The Equipo Navazos project was started by a group of Spanish Sherry lovers led by wine writer and Sherry guru Jesús Barquín, regular contributor to World of Fine Wine and Professor of Criminology at the University of Granada. These “Sherryphiles” were aware, through their own extensive tastings, of a treasure trove of brilliant Sherries that were sitting, unbottled, in the bodegas of Jerez, Sanlucar and Montilla. Bodegas often have butts or casks (bota) of Sherry whose small volume makes it commercially unviable to bottle separately. The concept behind Equipo Navazos (Team Navazos) was to select specific bota of such wines for individual bottling, unfiltered or lightly filtered (Sherry is typically put through a very firm filtration). The wines were selected for their quality and for their distinct personalities, which would have been a shame to lose in a large blend. Initially these bottlings were intended only for a select group of friends and professionals. Yet the response was so enthusiastic that it became very clear to those behind Equipo Navazos that something important could come of this idea; namely that the opportunity existed to remind the world of just how great Sherry could be. To this end the project was expanded to allow for a small ‘commercial’ release of certain wines to a handful of international markets. After three years, Australia started to get a tiny allocation.
The Navazos Sherries are drawn from several bodegas, and represent a variety of styles: Manzanilla, Fino, Palo Cortado, Oloroso, Pedro Ximénez, Cream and even a brandy. The wines are bottled in limited series, in successive numbered editions, dated and named “La Bota de….” (the cask of…). The date of each saca, or racking, has been precisely stated on the label so that it is possible to compare editions of the same solera. This also enables precise tracking of the evolution of the wines, as these wines are expected to evolve in the bottle (it’s Sherry, but not as we know it). These are once off bottlings and once the bottles for each La Bota… release are spoken for, there are no more.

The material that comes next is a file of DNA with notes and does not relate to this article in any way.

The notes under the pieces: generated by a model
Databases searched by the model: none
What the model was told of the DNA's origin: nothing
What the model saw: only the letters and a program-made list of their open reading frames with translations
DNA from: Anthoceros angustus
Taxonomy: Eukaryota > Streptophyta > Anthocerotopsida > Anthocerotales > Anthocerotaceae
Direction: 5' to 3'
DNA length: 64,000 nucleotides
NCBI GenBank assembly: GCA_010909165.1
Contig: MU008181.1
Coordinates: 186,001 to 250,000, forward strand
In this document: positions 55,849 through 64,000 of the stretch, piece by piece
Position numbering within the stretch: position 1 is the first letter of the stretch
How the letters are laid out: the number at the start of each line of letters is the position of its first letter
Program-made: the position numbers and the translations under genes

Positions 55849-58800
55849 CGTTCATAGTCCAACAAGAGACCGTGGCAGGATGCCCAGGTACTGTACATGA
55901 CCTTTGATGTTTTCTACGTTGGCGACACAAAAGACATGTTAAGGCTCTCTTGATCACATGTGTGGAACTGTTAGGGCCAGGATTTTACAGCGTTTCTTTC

LUIS GUTIERREZ - WINE ADVOCATE
The new bottling many of us wait for every ten editions is now here in the shape of the NV La Bota de Manzanilla Pasada 80 Bota Punta. It's bottled at 16.5% alcohol at an estimated average age of 15 years, the first ten years under flor and the subsequent five with the barrels fully topped up, following an oxidative (normal) aging. This is always a stratospheric wine, taken from the same few barrels—in this case the last one, the "bota punta"—and the character is similar with only small nuances. It was previously offered, from the very same cask, with the editions 20, 40, 50 and 60. This is still quite shy on the nose, but the palate is an explosion of concentration, flavors and minerality. It's still quite biological, with the effect of the oxidation very subtle. The empty glass had amazing aromas of dried leaves, petrol, esparto and cheese rind. This should develop nicely in bottle. The benchmark Bota 30 from June 2011 is still going strong. Only 950 half-liter bottles produced.